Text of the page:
Babar – The Shocking Truth

Last year, shortly before Christmas, my aunt posted one of those things on Facebook where you’re supposed to list the ten books that most influenced you, as fast as you can, without editing yourself. She tagged several of my family members in her post, and this transpired.


As you can see, I was quite taken aback by my mom’s revelation that she not only didn’t like “The Little Engine That Could”, but she likely skipped pages while reading it to me. And skipping pages during Babar! I loved Babar even more…I mean, an elephant that wears clothes and has adventures around town? What’s not to like? The font, apparently.


As I wondered what damage had been done by missing chunks of stories as a child, my uncle Michael commented that they’d read Babar to me if my mother wouldn’t. I laughed and forgot about it.

We met my Uncle Michael and Aunt Kathy for lunch in St. Petersburg, Florida over Christmas. A couple weeks had passed since the Babar conversation, but they’d remembered it and brought “The Story of Babar” with them to lunch. My mom immediately began making reparations.


It was interesting to read this book as an adult.


Sounds innocent enough. And then…


Um…Babar married his cousin? No wonder my mom skipped pages!

After lunch we went to a used bookstore that was awesome because it featured computers made out of cats.

I went to the children’s book section in search of more answers about Babar.


Apparently Babar was fully committed to his cousin marriage!


Now Celeste is just referred to as the wife, sweeping that whole cousin thing right under the rug.

I wonder how many other books from my childhood feature scandals I never thought to question as a kid?


8 responses to “Babar – The Shocking Truth

  1. I loved Babar as a kid, though I had no idea about the cousin thing!

    So I have to comment on your aunt’s name because that’s my mom’s name and it’s a very uncommon name! Is your family French or French Canadian?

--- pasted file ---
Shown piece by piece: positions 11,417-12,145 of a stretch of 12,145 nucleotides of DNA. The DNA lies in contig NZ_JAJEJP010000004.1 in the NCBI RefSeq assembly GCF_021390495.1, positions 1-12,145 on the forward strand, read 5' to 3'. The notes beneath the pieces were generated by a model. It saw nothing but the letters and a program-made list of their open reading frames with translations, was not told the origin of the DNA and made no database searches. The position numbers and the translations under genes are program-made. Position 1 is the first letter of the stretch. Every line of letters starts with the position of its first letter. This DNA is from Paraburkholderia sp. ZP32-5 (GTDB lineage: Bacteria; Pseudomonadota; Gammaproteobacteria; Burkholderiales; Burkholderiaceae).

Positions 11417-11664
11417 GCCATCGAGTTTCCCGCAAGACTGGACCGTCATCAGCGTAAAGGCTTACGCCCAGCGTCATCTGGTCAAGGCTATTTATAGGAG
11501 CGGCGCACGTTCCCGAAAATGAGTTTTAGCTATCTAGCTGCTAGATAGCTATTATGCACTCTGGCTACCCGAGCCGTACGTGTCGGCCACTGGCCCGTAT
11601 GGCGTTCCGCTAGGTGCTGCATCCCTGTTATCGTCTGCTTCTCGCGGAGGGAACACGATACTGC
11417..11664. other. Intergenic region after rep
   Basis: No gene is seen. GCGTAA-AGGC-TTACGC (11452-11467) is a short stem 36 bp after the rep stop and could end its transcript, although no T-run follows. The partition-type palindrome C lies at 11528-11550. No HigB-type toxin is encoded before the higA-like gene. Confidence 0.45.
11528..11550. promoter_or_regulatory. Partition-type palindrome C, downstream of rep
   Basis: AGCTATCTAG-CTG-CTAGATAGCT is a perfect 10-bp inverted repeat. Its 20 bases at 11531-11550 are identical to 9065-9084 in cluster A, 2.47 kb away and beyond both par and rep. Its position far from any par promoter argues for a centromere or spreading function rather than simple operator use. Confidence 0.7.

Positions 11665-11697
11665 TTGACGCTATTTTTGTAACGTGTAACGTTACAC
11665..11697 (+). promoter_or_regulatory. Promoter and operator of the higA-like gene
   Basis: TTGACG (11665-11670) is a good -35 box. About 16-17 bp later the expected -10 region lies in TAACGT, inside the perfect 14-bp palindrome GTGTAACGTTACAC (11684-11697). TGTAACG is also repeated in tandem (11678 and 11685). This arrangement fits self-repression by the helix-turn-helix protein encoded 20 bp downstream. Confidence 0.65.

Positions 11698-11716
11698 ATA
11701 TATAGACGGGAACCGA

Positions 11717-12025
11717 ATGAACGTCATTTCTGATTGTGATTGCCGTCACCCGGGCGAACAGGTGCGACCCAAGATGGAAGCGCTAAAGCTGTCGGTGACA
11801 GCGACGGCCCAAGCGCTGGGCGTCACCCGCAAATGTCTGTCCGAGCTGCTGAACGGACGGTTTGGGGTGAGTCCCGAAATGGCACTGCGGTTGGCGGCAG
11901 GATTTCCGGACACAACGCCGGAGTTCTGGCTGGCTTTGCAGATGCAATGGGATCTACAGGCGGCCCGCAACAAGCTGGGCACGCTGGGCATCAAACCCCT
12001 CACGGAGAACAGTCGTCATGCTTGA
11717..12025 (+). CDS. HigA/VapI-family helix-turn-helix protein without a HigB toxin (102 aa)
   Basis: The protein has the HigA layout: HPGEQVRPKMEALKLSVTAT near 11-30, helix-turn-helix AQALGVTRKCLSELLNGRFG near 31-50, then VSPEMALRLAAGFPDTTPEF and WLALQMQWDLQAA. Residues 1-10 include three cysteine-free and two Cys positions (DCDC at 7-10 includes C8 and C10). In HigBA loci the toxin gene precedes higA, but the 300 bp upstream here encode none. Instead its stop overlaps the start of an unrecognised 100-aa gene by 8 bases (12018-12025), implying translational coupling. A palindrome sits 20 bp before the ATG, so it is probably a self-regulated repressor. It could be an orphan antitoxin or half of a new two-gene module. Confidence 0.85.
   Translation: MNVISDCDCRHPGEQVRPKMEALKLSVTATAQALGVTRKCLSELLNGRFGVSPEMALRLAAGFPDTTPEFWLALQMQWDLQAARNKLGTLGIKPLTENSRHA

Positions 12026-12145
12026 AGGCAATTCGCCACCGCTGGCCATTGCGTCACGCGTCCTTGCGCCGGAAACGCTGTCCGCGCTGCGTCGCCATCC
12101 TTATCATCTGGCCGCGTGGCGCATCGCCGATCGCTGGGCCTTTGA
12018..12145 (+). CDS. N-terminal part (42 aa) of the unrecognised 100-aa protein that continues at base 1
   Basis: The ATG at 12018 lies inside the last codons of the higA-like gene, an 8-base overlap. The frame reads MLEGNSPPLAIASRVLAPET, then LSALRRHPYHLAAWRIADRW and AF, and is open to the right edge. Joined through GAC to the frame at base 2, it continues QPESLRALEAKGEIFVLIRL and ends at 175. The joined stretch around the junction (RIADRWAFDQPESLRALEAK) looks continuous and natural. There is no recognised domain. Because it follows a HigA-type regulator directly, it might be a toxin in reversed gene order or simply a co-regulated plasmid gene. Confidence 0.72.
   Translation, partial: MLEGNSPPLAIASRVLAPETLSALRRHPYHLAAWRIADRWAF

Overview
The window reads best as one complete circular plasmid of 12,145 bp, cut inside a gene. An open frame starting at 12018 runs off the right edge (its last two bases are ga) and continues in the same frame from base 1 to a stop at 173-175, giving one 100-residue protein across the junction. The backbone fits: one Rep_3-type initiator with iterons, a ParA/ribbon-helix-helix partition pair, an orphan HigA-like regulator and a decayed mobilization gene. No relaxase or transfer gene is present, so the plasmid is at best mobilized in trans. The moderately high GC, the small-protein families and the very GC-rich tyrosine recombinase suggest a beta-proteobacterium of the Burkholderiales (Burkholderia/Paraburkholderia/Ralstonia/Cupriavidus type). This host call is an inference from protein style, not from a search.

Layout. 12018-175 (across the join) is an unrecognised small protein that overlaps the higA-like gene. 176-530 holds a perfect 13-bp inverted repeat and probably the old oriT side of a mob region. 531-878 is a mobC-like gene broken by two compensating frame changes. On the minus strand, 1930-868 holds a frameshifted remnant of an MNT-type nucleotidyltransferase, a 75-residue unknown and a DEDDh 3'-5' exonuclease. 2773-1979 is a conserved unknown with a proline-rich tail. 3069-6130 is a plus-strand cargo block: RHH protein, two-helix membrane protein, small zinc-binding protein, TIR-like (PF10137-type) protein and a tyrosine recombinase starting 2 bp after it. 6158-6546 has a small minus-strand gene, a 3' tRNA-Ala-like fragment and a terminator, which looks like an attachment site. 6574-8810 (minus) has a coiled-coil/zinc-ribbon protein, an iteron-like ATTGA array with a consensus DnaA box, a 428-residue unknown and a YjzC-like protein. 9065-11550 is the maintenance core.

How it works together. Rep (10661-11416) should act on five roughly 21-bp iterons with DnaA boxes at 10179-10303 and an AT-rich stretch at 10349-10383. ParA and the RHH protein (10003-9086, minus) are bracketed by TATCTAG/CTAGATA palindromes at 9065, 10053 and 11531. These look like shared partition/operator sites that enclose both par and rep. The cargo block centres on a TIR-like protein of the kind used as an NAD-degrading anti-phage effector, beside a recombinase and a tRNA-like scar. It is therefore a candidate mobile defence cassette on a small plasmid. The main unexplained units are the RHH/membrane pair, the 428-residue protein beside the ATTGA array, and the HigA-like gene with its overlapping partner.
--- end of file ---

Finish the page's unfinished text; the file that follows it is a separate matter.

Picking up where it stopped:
• I am part French, but a very small part, from what I understand. I’m Dutch and German from my dad’s side and English, Irish, French, and Welsh from my mom’s side.
      My great grandmother’s name was Aline, and my aunt’s name, and Aline is one of my middle names. I’ve never heard it used outside my family–what a coincidence!

      • Wow! You’re all kinds of mixed European! How cool! Do you pronounce it ah-lean or ah-lin?. My mom pronounces hers ah-lin, though for some reason her sisters (and only her sisters) call her ah-lean.

      • By the way, it’s so interesting that different family members pronounce her name in different ways.
        Are you guys French or French Canadian? I guess I never gave much thought to the origin of the name!

  2. Okay, first of all, will I ever live this down, or will this be the signature story about my mothering that gets told over and over at every Christmas, Easter and Fourth of July? Second, please forgive me for skipping pages on certain books, and–much more importantly–give me credit for all the wonderful books I read with you and loved with you; if you want titles, I can supply them! Not to mention Witches Find a New Playhouse, which I wrote for you!! Your loving Mom

    • Haha! Actually, I remember reading books to younger kids at the baby sitter and I’d skip pages too, so I can hardly judge you for it. Kids’ books are very repetitive.
      You get full credit for reading to me! I don’t remember that witches story although the title sounds familiar. I’d like you to read that to me the next time I see you, please.

  3. Deal! . . . And I’m so glad to hear you admit to skipping pages too! (I know we’re not the only ones!)

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